“speaking out to reinstate the capital gains tax ”

    Sorry, mistake, reinstate the inheritance tax.

  • Robyn Ramsay

    My husband and I have been very responsible with our money. We purchased a modist home and have been able to save 75% of our house payment toward our retirement. We contribute to social security and I would be very angry if I was told that because I had been fiscally responsible in my 30′s and 40′s that I would not be able to recieve social security because I don’t have financial need. I have no problem with the program being adjusted so that benefits start later in life or something like that but don’t punish me for having done the right thing all my life.

  • Ellen Dibble

    Spelled a little differently, Branstadt was the longest-serving governor of Iowa, a Republican, and is running again, for governor there now. I checked it out because there was a Brandstadt mentioned on some public radio program who was a moral catastrophe of some sort or other, and I was wondering who would try to use that name where they had a choice. I mean, I sometimes wonder about my own name, but…

  • Tom Cantlon

    During the New Deal we had big public works projects, labor friendly policies, very progressive income taxes, and the biggest middle class ever. Many of the safety net costs would dwindle in a worker oriented economy with plenty of good jobs. It can be done, it has been done, it just isn’t being done now.

  • Rob

    Below is a summary of the top 2 percent of income earners based on Treasury statistics. I am posting this summary because so many of you appear to have such a distorted view of the “rich”, which I am temporarily defining as those with income over the Obama threshold. The Obama threshold refers to those single tax returns with incomes exceeding $200,000, married returns with incomes exceeding $250,000 and head of household returns with incomes exceeding $225,000.

    * Average age is 49 years old (not much different than the 47 years old for other filers)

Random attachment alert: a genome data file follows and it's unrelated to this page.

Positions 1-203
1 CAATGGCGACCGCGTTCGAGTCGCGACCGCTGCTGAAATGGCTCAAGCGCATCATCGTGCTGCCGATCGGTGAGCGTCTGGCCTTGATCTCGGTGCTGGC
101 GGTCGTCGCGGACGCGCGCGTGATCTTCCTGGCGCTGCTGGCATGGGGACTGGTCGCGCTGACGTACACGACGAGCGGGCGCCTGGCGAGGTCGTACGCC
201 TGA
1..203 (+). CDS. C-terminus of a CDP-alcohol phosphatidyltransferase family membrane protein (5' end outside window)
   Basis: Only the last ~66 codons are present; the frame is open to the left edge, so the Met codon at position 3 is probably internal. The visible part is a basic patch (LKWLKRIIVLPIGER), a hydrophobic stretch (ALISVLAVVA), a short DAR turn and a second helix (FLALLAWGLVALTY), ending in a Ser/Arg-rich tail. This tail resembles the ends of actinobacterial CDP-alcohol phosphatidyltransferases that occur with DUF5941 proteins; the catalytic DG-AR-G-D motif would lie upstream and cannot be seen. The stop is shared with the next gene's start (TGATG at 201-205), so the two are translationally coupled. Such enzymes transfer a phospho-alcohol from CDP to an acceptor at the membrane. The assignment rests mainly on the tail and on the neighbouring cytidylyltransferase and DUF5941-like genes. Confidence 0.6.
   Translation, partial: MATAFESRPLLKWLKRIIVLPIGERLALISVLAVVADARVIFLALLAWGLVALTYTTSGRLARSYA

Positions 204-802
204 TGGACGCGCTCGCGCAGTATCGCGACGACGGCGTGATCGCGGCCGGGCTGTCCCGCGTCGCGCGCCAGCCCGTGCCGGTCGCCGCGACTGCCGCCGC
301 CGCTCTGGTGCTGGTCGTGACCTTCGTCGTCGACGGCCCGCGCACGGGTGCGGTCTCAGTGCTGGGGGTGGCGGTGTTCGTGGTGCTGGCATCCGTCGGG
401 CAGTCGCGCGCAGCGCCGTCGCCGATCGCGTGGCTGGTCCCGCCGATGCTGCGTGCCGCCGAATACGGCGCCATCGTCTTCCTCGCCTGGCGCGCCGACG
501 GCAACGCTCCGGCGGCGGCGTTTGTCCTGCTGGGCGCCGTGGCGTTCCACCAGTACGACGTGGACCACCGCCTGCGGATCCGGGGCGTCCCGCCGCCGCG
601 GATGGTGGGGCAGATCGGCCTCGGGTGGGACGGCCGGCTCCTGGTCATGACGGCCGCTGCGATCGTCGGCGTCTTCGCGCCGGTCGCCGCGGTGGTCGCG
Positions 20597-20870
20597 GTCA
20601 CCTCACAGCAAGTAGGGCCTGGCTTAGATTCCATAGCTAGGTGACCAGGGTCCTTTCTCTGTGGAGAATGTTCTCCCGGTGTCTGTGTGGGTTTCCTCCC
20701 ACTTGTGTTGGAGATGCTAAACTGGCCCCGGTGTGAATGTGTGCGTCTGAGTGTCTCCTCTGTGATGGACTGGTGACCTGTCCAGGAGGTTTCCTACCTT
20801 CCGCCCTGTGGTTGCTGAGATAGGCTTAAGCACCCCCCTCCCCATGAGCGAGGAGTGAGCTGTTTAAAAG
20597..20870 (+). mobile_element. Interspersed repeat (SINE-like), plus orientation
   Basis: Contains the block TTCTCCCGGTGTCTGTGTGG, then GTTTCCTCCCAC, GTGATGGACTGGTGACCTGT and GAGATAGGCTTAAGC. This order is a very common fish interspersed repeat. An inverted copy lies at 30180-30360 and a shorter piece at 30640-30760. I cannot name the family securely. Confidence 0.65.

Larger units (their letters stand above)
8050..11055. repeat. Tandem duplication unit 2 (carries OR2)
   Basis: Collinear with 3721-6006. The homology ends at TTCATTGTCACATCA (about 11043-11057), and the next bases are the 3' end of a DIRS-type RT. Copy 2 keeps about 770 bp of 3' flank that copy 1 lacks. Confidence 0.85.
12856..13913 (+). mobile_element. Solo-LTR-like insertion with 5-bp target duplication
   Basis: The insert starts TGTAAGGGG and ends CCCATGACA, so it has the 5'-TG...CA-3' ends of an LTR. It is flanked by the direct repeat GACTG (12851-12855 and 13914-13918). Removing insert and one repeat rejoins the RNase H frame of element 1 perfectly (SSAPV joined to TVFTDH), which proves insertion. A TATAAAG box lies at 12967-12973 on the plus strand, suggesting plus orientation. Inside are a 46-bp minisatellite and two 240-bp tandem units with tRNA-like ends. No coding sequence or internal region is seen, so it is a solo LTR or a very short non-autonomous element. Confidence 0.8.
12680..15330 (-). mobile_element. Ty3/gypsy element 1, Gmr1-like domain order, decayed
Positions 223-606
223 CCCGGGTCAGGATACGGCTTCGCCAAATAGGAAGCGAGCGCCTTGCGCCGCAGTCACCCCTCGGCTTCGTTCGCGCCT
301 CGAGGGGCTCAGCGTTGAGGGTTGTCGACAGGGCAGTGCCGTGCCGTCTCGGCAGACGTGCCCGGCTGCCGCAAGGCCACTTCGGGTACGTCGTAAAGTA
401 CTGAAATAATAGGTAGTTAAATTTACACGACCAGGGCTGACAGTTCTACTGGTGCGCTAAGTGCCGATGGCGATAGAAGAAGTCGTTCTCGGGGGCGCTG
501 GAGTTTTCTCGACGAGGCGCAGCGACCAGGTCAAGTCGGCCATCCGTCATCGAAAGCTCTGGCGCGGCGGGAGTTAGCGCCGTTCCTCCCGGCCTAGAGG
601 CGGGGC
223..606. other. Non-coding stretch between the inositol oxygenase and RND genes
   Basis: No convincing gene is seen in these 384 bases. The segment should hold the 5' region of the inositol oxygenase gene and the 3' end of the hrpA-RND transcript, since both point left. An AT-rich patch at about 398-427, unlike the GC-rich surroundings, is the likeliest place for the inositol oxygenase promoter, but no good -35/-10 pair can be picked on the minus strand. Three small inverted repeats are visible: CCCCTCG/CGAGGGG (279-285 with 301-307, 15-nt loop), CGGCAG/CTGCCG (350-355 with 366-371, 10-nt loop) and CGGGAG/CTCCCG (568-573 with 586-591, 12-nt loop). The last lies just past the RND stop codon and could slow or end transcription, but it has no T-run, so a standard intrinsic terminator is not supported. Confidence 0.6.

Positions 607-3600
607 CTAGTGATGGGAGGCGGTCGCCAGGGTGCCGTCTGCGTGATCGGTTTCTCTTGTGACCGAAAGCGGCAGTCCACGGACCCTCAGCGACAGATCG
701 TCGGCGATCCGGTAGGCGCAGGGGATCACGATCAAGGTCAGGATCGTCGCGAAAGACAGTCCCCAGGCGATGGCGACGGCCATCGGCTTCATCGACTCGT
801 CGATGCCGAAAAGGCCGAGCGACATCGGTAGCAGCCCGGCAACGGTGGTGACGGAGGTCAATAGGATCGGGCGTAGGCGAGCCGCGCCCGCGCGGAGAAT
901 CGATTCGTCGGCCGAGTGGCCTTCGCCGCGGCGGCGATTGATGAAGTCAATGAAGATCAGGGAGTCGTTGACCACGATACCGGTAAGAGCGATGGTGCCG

* 77% are married vs. 41% who are not part of this group

    * 45.7% are have two income earners in household vs. only 17% for those not in this group (e.g. partially due to marriage levels noted above)

    * Worked an average of 46.1 hours (or 85.1 hours per week for 2 income households), compared to 38.1 hours (or 78.6 hours 2 income households), respectively, for those not in this group.

    * Education level is much higher among those with higher incomes. 79.8% have a four year college degree or higher (compared to 34.5% for those not in this group)

    * Despite the liberal above implying they are all Warren Buffett or hedge fund managers, only 15% of these people are employed in Finance. Here is listing by profession:
    – Not in Labor Force or Unemployed: 5.6%
    – Agriculture: 0.8%
    – Mining: 0.8%
    – Construction: 3.6%
    – Manufacturing: 9.5%
    – Wholesale and retail trade: 8.7%
    – Transportation and utilities: 2.9%
    – Information: 3.7%
    – Finance: 15.3%
    – Professional/business services: 20.0%
    – Educational and health services: 22.1%
    – Leisure and hospitality: 1.9%
    – Other services: 1.6%
    – Public administration: 3.4%

    There are some lessons here for the younger professionals who want to increase the likelihood you will be part of this income group:
    1) Marry someone who also has career ambitions:
    2) Work harder; and